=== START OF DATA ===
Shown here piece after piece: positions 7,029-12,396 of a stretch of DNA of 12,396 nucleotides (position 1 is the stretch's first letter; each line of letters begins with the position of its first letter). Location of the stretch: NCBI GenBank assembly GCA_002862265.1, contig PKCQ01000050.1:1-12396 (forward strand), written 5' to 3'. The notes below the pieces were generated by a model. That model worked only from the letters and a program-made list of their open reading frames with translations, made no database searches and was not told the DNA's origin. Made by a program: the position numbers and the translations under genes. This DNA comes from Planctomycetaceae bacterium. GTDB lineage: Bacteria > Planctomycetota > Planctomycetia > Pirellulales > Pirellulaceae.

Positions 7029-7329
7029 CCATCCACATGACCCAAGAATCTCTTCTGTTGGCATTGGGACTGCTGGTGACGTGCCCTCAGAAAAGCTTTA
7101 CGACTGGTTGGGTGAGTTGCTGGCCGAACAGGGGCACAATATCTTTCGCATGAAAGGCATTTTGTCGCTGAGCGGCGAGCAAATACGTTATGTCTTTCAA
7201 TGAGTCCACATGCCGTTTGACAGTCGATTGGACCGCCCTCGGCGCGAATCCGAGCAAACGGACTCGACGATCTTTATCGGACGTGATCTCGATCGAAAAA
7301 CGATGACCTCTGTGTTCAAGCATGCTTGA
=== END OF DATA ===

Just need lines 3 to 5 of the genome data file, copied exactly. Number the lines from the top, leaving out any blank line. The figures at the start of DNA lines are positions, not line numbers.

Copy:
7029 CCATCCACATGACCCAAGAATCTCTTCTGTTGGCATTGGGACTGCTGGTGACGTGCCCTCAGAAAAGCTTTA
7101 CGACTGGTTGGGTGAGTTGCTGGCCGAACAGGGGCACAATATCTTTCGCATGAAAGGCATTTTGTCGCTGAGCGGCGAGCAAATACGTTATGTCTTTCAA
7201 TGAGTCCACATGCCGTTTGACAGTCGATTGGACCGCCCTCGGCGCGAATCCGAGCAAACGGACTCGACGATCTTTATCGGACGTGATCTCGATCGAAAAA